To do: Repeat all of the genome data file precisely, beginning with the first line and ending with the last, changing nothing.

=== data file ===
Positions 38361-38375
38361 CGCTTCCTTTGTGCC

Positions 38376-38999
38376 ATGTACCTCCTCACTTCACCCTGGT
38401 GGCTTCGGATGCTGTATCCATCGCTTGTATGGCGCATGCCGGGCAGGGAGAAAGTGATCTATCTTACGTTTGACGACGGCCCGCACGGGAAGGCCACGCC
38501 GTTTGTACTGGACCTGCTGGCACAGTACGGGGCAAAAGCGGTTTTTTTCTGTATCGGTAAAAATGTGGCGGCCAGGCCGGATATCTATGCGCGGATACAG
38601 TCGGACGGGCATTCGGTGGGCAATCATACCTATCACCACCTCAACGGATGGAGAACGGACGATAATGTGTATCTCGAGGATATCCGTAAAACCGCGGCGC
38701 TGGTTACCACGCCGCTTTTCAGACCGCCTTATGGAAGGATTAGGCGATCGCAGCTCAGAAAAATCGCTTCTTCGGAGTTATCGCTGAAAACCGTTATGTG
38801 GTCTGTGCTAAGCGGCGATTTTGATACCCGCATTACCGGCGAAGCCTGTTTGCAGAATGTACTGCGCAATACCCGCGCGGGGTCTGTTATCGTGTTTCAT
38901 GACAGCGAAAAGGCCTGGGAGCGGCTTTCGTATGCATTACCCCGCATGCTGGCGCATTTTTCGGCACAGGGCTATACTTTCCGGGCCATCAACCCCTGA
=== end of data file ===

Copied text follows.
Positions 38361-38375
38361 CGCTTCCTTTGTGCC

Positions 38376-38999
38376 ATGTACCTCCTCACTTCACCCTGGT
38401 GGCTTCGGATGCTGTATCCATCGCTTGTATGGCGCATGCCGGGCAGGGAGAAAGTGATCTATCTTACGTTTGACGACGGCCCGCACGGGAAGGCCACGCC
38501 GTTTGTACTGGACCTGCTGGCACAGTACGGGGCAAAAGCGGTTTTTTTCTGTATCGGTAAAAATGTGGCGGCCAGGCCGGATATCTATGCGCGGATACAG
38601 TCGGACGGGCATTCGGTGGGCAATCATACCTATCACCACCTCAACGGATGGAGAACGGACGATAATGTGTATCTCGAGGATATCCGTAAAACCGCGGCGC
38701 TGGTTACCACGCCGCTTTTCAGACCGCCTTATGGAAGGATTAGGCGATCGCAGCTCAGAAAAATCGCTTCTTCGGAGTTATCGCTGAAAACCGTTATGTG
38801 GTCTGTGCTAAGCGGCGATTTTGATACCCGCATTACCGGCGAAGCCTGTTTGCAGAATGTACTGCGCAATACCCGCGCGGGGTCTGTTATCGTGTTTCAT
38901 GACAGCGAAAAGGCCTGGGAGCGGCTTTCGTATGCATTACCCCGCATGCTGGCGCATTTTTCGGCACAGGGCTATACTTTCCGGGCCATCAACCCCTGA